Austin Zero Waste Alliance meeting this Tuesday! Come on down!

Austin Zero Waste Alliance

Next Tuesday, July 26, is the monthly meeting of the Austin Zero Waste Alliance (AZWA). We’ll be at Recycled Reads again (5335 Burnet Road) and we’ll be hearing from some awesome new local Zero Waste efforts and discussing our upcoming Compost Tour with the Austin City Council. We’d love to have you there!

WHAT: Austin Zero Waste Alliance Monthly Meeting
WHEN: Tuesday, July 26, 7 PM
WHERE: Recycled Reads 5335 Burnet Road
WHY: Help Secure Austin’s Zero Waste future!

We usually have light snacks and it’s a great chance to network and socialize with like-minded Zero Waste enthusiasts.

#ReLoved—Why I love it

Reloved Magazine | Upcycling

Reloved Magazine | Upcycling

I think I have posted about Reloved before, but every month it keeps getting better.  I am also an advocate for #zerowaste—so I subscribe to their blog.  I find new ways to upcycle furniture and textiles in every issue.  Check it out for inspiration!

They also co-sponsor #upcycling competitions.



Via #TreeHugger #BeruKids #Ethical #Sustainable clothes

berukids-playsetVia TreeHugger

One of the beauties of #sustainable #fashion is that you get to problem solve and look at #waste as a resource.  Beru Kids is doing just that!  They are taking #deadstock and making wonderful kids clothing that is locally sourced and ethical.  I love these playsets and their ethos.

Beru Kids | Button tank

Beru Kids | Button tank



#WalesOnline has a poll for Best #Upcycle of the Year!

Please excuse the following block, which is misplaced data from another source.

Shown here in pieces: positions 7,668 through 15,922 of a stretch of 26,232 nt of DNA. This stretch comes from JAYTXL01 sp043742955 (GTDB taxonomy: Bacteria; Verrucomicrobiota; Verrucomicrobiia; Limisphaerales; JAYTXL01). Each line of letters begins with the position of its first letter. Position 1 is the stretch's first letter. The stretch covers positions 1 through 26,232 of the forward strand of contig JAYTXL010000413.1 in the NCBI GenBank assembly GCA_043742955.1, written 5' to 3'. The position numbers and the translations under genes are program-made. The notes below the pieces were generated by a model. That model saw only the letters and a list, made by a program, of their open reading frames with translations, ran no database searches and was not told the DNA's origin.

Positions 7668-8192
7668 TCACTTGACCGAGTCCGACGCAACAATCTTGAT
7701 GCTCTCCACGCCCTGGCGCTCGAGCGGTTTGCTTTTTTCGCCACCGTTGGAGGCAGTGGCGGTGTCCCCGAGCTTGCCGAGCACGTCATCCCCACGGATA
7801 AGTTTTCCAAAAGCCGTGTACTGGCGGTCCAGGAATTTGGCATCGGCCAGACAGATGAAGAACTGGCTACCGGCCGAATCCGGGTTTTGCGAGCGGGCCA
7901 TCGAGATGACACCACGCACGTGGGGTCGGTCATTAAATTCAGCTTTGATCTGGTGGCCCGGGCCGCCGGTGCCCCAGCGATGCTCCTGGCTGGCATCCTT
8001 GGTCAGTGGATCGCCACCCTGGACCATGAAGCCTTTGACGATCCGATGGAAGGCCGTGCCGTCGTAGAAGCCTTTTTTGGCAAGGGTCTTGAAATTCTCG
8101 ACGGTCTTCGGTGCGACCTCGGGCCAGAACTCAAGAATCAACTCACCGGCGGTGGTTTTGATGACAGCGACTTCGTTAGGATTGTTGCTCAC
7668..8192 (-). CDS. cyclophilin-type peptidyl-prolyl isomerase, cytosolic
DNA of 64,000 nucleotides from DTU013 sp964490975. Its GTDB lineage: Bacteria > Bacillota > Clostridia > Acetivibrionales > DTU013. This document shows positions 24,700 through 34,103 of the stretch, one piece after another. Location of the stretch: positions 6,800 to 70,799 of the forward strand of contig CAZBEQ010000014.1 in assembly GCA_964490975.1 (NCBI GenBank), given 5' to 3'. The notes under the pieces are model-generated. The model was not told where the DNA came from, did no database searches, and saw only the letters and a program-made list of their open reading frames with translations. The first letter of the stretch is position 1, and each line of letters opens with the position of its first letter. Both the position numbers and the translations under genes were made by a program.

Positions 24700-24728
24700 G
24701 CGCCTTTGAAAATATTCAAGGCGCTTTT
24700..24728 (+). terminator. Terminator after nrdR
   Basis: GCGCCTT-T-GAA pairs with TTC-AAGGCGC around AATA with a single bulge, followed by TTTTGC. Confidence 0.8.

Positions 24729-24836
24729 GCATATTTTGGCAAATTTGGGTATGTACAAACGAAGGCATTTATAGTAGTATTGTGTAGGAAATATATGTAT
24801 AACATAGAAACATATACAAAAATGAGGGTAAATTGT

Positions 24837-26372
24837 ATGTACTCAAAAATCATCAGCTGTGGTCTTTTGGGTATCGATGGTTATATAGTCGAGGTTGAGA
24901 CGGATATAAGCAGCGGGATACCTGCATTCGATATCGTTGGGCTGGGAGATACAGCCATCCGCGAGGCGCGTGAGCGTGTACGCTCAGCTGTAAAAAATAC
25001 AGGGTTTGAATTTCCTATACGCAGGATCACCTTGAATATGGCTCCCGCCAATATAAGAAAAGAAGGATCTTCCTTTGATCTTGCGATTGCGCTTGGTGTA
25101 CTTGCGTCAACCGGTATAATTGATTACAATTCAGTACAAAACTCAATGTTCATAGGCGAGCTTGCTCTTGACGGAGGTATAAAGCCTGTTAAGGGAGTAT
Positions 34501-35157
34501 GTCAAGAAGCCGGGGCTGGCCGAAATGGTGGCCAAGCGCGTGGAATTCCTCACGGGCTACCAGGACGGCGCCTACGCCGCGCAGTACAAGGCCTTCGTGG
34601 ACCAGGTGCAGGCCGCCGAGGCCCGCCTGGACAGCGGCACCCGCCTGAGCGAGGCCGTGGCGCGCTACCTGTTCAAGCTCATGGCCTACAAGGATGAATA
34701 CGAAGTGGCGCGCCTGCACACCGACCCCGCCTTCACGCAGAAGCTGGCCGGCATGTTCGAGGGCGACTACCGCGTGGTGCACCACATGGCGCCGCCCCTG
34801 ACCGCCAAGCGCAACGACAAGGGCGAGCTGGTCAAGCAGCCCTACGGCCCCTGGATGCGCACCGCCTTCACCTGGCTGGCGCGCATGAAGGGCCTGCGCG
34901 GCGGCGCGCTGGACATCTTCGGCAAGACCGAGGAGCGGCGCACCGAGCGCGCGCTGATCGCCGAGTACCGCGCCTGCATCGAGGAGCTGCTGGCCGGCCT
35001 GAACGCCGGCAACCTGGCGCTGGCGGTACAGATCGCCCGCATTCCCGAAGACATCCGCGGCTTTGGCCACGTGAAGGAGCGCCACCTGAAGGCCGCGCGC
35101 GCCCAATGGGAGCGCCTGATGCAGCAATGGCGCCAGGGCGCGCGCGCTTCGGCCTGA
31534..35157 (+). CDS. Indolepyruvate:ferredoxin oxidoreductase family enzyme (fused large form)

From #WalesOnlineUK

Vote! WalesOnline Best Upcycle

Vote! WalesOnline Best Upcycle

The Upcycle Item of the Year category for the #WalesOnline Property Awards in association with Waterstone Homes is a chance for upcycle artists to show their transformative “magic”!

There are (3) shortlisted entries —which one deserves the bragging rights of the #upcycle item of the year?


Entrepreneurial Companies Making #Upcycling their Model for #Sustainable #Fashion!


Berkshire Bohemian

Berkshire Bohemian | Photo: Jan Gerards

  1. It’s sustainable. Upcycling reduces clothing and textile waste by reusing deadstock or gently used fabric to create new garments and products. Making a single cotton T-shirt requires over 700 gallons of water, whereas using a pre-existing T-shirt to make something new requires nearly no water. In addition, upcycling can divert some of the 85% of textile waste that ends up in landfills.
  2. It’s cost-effective. Similar to reducing waste, upcycling can be less expensive since used or pre-existing materials are typically a fraction of the cost of newly-made materials and textiles.
  3. It’s creative. Upcycling requires creativity to envision the potential of existing materials to create something new and beautiful.


One of the new companies exploring using #waste as a resource is Berkshire Bohemian.  They make bags that are stylish and upcycled!

Berkshire Bohemian bag

Berkshire Bohemian bag

There are more new fashion upcyclers that consider “trash” as fodder for a better product.  These #entrepreneurs are creating a more sustainable future.  This is evidenced in the move toward #slowfashion and an awareness of the garment industry’s harmful supply chain. Erika Brown (from Berkshire Bohemian) envisions a future where consumerism doesn’t “cost the earth” — meaning that economic gain doesn’t necessarily mean environmental loss.

Creating items for #consumption needn’t be a zero sum game!  We can work with what we have—creating desirable items from #castoff unconventional materials.  We need to know how our garments and home goods are made. Upcycling is a #winwinwin for all.

More about entrepreneurial upcycling companies: Why are fashion companies embracing upcycling? [Danielle Sabrina @DanielleScorp via #HuffPost]